By Steamship to Michigan?
By the 1861 Canadian census the family was again in Canada, living and farming near Seymour, Ontario, in Canadian shield country 20 miles north of eastern Lake Ontario. They remained there for more than a decade, but toward the end of the 1870’s the decision was made in the family to move to the United States and settle in Midland County, Michigan. It’s not known the method of travel taken to get there in 1877 or 78, but there was a steamship service between Goderich, Ontario and Saginaw, from whence it was mere hours by train to the Sanford area via the Pere Marquette. There is no way of knowing if they all came at the same time, but William and Harriet, who were now approaching old age, led a large extended family there - at least 17 and probably more McMullens were living there by 1879.
Eldest son Alexander, born in 1842, brought his wife Anne (nee Leveque, b. 1841) and children John, [Note: Marcel Alexander's father, the eldest son of an eldest son] aged 14; Jane, 13; Mary, 9; William, 5; George Francis, 2 and Alexander Joseph, 1. Anne had been born in 1841, probably in Kingston, Ontario, and her family farmed in Seymour as well. Her generation had been the first of the French Canadian Leveque family in more than 150 years to live outside of Quebec province.
James (b. 1845) was accompanied by wife Anna (nee West, b. 1850) daughter Emma, age 5 and son William Francis, age 3. Anna’s family had lived in the Seymour area for more than 20 years and she married James about 1870
The third son, George W., age 25, came with his 20 year old wife Josephine (nee Christie, b. 1858). The Christie family had also been also Seymour-area residents. The youngest of Alexander’s sons, John V. McMullen, was still a bachelor at age 21.
By 1880 the family had settled in, and most were living in three adjacent plots in the Averill area. William, now 72, and Harriet, 60, were farming and sharing the same house and land with George and Josephine. Nearby were James and Anna and their two children. James was working for the Pere Marquette railroad.
Alexander was listed in the 1880 census as a “laborer” and he and his family were living in another nearby home with children John, Mary, William, George and Alexander. Tragedy struck the household as young Jane McMullen died on 17 January, 1879 of consumption (tuberculosis) and in May infant Charles F. McMullen died after less than two months of life.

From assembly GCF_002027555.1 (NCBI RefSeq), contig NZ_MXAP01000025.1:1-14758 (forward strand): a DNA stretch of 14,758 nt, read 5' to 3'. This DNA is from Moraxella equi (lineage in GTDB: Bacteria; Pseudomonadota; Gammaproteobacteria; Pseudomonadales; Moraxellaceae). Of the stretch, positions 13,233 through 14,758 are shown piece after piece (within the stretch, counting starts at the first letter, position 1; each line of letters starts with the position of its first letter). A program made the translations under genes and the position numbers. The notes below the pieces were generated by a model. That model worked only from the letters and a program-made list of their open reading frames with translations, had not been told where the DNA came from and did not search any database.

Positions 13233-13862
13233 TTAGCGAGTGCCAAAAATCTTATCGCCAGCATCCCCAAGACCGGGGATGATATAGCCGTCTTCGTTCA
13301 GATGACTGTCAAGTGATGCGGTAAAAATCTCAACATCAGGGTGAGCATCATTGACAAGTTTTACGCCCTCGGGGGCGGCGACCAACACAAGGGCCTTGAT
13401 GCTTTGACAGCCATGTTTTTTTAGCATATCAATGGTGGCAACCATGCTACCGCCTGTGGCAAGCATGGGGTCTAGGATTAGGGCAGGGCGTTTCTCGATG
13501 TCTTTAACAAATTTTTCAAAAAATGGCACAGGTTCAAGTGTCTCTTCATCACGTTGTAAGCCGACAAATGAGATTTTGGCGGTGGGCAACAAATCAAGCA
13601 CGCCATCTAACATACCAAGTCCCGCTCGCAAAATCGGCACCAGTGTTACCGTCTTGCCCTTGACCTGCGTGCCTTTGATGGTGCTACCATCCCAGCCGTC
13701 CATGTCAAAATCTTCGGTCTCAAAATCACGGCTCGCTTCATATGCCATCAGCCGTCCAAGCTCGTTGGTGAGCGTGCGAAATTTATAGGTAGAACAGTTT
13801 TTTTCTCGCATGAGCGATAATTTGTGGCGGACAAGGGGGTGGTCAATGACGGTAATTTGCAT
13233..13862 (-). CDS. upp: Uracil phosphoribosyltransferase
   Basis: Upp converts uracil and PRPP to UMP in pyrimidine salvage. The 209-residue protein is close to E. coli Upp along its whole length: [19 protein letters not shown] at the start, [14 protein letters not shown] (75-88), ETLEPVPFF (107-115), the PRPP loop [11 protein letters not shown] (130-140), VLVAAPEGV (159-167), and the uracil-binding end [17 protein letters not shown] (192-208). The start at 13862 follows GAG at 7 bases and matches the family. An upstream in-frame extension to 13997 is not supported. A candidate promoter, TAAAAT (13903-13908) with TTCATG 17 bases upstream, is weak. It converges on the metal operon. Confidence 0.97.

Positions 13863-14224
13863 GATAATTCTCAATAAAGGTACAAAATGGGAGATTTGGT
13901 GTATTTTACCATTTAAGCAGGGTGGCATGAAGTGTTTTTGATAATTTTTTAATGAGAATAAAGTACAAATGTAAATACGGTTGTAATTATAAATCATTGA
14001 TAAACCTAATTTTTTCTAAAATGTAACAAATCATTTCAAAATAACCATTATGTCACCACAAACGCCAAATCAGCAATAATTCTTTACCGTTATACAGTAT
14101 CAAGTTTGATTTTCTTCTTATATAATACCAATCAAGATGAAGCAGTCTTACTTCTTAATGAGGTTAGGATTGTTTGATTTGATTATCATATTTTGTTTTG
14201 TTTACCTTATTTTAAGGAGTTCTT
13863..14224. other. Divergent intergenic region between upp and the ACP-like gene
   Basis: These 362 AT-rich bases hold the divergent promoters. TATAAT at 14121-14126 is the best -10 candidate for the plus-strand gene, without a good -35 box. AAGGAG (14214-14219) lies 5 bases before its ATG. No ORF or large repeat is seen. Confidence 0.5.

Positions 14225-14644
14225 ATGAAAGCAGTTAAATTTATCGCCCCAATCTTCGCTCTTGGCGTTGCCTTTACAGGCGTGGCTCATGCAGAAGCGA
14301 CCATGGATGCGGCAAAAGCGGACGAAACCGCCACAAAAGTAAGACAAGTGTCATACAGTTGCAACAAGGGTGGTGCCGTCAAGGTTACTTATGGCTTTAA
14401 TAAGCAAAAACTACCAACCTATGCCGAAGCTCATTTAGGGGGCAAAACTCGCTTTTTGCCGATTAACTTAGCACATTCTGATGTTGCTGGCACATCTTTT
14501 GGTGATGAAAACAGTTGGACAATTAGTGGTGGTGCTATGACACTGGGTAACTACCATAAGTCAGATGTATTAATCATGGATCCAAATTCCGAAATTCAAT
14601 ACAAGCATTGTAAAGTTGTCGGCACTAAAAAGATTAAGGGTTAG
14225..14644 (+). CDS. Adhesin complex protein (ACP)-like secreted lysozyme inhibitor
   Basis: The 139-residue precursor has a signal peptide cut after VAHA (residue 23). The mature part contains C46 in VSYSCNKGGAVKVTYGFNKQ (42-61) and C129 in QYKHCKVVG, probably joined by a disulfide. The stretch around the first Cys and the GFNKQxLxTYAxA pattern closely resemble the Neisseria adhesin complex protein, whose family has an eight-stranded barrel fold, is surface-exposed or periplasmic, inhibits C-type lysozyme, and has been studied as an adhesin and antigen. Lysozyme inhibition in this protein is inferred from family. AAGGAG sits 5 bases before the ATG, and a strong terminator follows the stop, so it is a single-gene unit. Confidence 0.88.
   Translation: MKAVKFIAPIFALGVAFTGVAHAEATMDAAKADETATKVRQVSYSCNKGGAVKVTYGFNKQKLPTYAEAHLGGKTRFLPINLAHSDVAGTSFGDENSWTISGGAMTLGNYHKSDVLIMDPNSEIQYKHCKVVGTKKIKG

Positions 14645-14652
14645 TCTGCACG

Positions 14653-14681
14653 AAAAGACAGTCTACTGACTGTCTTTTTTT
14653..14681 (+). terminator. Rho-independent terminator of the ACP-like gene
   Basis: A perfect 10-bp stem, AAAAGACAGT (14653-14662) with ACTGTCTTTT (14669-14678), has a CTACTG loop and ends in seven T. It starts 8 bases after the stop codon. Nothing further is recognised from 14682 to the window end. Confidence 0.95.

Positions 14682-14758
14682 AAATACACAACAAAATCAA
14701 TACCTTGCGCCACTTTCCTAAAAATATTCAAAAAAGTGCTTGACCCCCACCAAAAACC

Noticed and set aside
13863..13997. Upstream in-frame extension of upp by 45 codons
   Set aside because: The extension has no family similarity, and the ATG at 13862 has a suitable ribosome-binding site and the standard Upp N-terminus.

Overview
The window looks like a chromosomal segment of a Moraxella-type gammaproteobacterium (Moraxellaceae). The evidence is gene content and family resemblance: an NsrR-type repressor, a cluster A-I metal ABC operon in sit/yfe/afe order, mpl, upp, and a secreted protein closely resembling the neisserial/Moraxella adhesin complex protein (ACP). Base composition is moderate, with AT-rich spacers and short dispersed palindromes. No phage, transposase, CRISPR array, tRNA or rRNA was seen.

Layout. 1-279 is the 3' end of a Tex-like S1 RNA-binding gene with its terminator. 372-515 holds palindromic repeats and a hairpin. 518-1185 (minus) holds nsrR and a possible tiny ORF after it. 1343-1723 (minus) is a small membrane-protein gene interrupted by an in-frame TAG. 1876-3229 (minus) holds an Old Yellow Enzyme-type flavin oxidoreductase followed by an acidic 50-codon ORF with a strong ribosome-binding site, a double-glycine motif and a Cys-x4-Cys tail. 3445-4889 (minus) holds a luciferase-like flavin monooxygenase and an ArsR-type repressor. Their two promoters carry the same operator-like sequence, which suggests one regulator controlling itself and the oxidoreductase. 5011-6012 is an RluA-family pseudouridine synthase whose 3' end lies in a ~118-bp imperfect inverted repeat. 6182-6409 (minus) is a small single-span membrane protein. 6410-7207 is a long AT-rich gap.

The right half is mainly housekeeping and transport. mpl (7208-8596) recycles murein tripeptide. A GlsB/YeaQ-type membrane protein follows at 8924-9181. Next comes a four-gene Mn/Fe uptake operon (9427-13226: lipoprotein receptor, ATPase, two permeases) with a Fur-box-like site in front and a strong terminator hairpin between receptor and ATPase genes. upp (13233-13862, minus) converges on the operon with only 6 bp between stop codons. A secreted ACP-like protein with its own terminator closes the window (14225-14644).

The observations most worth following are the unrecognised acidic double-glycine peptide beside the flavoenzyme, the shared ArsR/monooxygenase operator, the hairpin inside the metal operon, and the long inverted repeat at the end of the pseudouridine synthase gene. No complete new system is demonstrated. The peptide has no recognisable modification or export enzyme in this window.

Missing from the group is John V. McMullen. A blacksmith by trade, he has moved to Imlay City, Michigan, in Lapeer County, about 90 miles by rail southeast of Averill. There he met and married local girl Cora Strong, age 19, and they were living with William and Emma Haskin, a couple of the same age as they.
Father and son die the same day
On March 10, 1896, William McMullen, 85 years, 4 months of age, died of consumption (tuberculosis) in Lincoln Township. On the same day his son George W. McMullen, still living and farming with his father, died of heart failure at the age of 42 years 9 months. The death of William seemed to trigger the beginning of end of the McMullens in western Midland County. An 1897 plat map of the Averill area shows Josephine as the owner of 40 acres a mile north of the railroad, and George’s estate owns another 40 just to the south. By 1900 the 80-acre McMullen farm had been sold and Harriet had moved to Imlay City to live with son John’s family. She passed away there November 15, 1907.
According to the sexton's records of Jerome Township Cemetery, Midland County, both William and Harriet are interred there, but there appear to be no stones for them and I have been unable to find the exact location despite a thorough search. There are many McMullens and other family members in that cemetery including three of Harriet's sons, their wives and at least 30 others (maybe as many as 45). We live about 20 miles from Averill and the Jerome Twp. Cemetery.